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Presentation Transcript

Overview

- Introduction
- Statistical Relational Learning
- Applications
- First-Order Logic

- Markov Networks
- What is it?
- Potential Functions
- Log-Linear Model
- Markov Networks vs. Bayes Networks
- Computing Probabilities

Overview

- Markov Logic
- Intuition
- Definition
- Example
- Markov Logic Networks
- MAP Inference
- Computing Probabilities
- Optimization

Statistical Relational Learning

L. Getoor & B. Taskar (eds.), Introduction to Statistical

Relational Learning, MIT Press, 2007.

Goals:

- Combine (subsets of) logic and probability into a single language
- Develop efficient inference algorithms
- Develop efficient learning algorithms
- Apply to real-world problems

Applications

- Professor Kautz’s GPS tracking project
- Determine people’s activities and thoughts about activities based on their own actions as well as their interactions with the world around them

Applications

- Collective classification
- Determine labels for a set of objects (such as Web pages) based on their attributes as well as their relations to one another

- Social network analysis and link prediction
- Predict relations between people based on attributes, attributes based on relations, cluster entities based on relations, etc. (smoker example)

- Entity resolution
- Determine which observations imply real-world objects (Deduplicating a database)

- etc.

First-Order Logic

Constants, variables, functions, predicatesE.g.: Anna, x, MotherOf(x), Friends(x, y)

Literal: Predicate or its negation

Clause: Disjunction of literals

Grounding: Replace all variables by constantsE.g.: Friends (Anna, Bob)

World (model, interpretation):Assignment of truth values to all ground predicates

What is a Markov Network?

- Represents a joint distribution of variables X
- Undirected graph
- Nodes = variables
- Clique = potential function (weight)

Markov Networks

Undirected graphical models

Smoking

Cancer

(S,C)

False

False

4.5

False

True

4.5

True

False

2.7

True

True

4.5

Smoking

Cancer

Asthma

Cough

- Potential functions defined over cliques

- Undirected graphical models

Smoking

Cancer

Asthma

Cough

- Log-linear model:

Weight of Feature i

Feature i

Markov Nets vs. Bayes Nets

Property

Markov Nets

Bayes Nets

Form

Prod. potentials

Prod. potentials

Potentials

Arbitrary

Cond. probabilities

Cycles

Allowed

Forbidden

Partition func.

Z = ?

Z = 1

Indep. check

Graph separation

D-separation

Inference

MCMC, BP, etc.

Convert to Markov

Inference

MCMC, BP, etc.

Convert to Markov

Computing Probabilities

Goal: Compute marginals & conditionals of

Exact inference is #P-complete

Approximate inference

Monte Carlo methods

Belief propagation

Variational approximations

Markov Logic: Intuition

A logical KB is a set of hard constraintson the set of possible worlds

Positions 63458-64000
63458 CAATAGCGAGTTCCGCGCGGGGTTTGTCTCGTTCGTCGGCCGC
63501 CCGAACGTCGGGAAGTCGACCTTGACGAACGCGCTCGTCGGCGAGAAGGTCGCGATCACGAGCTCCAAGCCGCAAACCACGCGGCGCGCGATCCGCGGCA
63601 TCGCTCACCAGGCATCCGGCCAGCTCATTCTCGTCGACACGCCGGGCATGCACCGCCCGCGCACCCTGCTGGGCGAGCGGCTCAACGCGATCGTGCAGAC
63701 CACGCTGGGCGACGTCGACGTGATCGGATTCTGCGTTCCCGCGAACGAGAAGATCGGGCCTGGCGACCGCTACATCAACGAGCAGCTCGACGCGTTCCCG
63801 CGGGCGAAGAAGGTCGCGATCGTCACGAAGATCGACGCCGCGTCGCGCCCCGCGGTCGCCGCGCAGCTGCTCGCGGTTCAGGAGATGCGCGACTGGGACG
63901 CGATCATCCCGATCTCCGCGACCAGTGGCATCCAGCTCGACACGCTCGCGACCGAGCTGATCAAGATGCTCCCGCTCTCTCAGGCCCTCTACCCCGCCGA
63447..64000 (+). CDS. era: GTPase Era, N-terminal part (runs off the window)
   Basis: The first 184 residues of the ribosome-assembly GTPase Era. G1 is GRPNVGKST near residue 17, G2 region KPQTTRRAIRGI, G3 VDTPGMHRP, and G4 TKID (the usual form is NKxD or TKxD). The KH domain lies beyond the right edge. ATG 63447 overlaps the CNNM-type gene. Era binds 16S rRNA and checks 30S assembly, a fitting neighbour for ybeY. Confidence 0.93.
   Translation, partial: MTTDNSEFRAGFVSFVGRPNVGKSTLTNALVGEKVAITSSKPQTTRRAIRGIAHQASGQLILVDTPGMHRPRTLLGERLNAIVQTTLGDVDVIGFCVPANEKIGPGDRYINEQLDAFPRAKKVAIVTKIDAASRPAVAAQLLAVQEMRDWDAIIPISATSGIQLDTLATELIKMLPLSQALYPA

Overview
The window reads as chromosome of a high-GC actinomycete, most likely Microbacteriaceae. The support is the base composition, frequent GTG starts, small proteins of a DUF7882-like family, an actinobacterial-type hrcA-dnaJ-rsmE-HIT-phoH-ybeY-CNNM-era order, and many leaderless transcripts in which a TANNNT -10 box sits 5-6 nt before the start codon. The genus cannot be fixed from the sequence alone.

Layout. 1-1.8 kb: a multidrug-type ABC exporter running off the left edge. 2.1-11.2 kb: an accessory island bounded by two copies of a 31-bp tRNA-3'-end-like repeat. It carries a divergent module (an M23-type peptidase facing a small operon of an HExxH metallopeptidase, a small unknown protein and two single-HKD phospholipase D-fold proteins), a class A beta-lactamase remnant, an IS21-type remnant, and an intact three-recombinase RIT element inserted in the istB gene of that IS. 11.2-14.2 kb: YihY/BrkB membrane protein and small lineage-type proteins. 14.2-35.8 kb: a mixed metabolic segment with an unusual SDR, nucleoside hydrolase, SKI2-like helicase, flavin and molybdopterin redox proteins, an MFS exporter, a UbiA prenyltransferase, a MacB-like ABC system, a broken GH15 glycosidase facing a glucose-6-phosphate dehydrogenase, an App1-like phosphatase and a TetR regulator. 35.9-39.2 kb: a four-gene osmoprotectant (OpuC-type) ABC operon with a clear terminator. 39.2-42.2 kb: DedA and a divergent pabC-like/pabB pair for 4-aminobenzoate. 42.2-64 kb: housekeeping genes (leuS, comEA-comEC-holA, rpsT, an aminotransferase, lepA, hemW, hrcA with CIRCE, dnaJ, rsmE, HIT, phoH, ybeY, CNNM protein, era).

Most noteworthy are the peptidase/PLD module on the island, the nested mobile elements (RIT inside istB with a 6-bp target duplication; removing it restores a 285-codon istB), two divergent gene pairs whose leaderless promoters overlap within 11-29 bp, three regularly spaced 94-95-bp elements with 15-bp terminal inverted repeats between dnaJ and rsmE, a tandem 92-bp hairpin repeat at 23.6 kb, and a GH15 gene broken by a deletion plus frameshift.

Let’s make them soft constraints:When a world violates a formula,It becomes less probable, not impossible

Give each formula a weight(Higher weight Stronger constraint)

Markov Logic: Definition

A Markov Logic Network (MLN) is a set of pairs (F, w) where

F is a formula in first-order logic

w is a real number

Together with a set of constants,it defines a Markov network with

One node for each grounding of each predicate in the MLN

One feature for each grounding of each formula F in the MLN, with the corresponding weight w

Example: Friends & Smokers

Two constants: Anna (A) and Bob (B)

Two constants: Anna (A) and Bob (B)

Smokes(A)

Smokes(B)

Cancer(A)

Cancer(B)

Two constants: Anna (A) and Bob (B)

Friends(A,B)

Friends(A,A)

Smokes(A)

Smokes(B)

Friends(B,B)

Cancer(A)

Cancer(B)

Friends(B,A)

Two constants: Anna (A) and Bob (B)

Friends(A,B)

Friends(A,A)

Smokes(A)

Smokes(B)

Friends(B,B)

Cancer(A)

Cancer(B)

Friends(B,A)

Two constants: Anna (A) and Bob (B)

Friends(A,B)

Friends(A,A)

Smokes(A)

Smokes(B)

Friends(B,B)

Cancer(A)

Cancer(B)

Friends(B,A)

MLN is template for ground Markov nets

Typed variables and constants greatly reduce size of ground Markov net

Probability of a world x:

Markov Logic NetworksWeight of formula i

No. of true groundings of formula i in x

MAP Inference

Problem: Find most likely state of world given evidence

- Problem: Find most likely state of world given evidence

MAP Inference

Problem: Find most likely state of world given evidence

This is just the weighted MaxSAT problem

Use weighted SAT solver(e.g., MaxWalkSAT [Kautz et al., 1997] )

The MaxWalkSAT Algorithm

fori := 1 to max-triesdo

solution = random truth assignment

for j := 1 tomax-flipsdo

if weights(sat. clauses) > thresholdthen

return solution

c := random unsatisfied clause

with probabilityp

flip a random variable in c

else

flip variable in c that maximizes

weights(sat. clauses)

return failure, best solution found

Computing Probabilities

P(Formula|MLN,C) = ?

Brute force: Sum probs. of worlds where formula holds

MCMC: Sample worlds, check formula holds

P(Formula1|Formula2,MLN,C) = ?

Discard worlds where Formula 2 does not hold

Slow! Can use Gibbs sampling instead

Weighted Learning

- Given a formula without weights, we can learn them
- Given a set with labeled instances, we want to find wi’s that maximize the sum of the features

References

- P. Domingos & D. Lowd, Markov Logic: An Interface Layer for Artificial Intelligence, Synthesis Lectures on Artificial Intelligence and Machine Learning, Morgan & Claypool, 2009.
- Most of the slides were taken from P. Domingos’ course website: http://www.cs.washington.edu/homes/pedrod/803/
Thank You!

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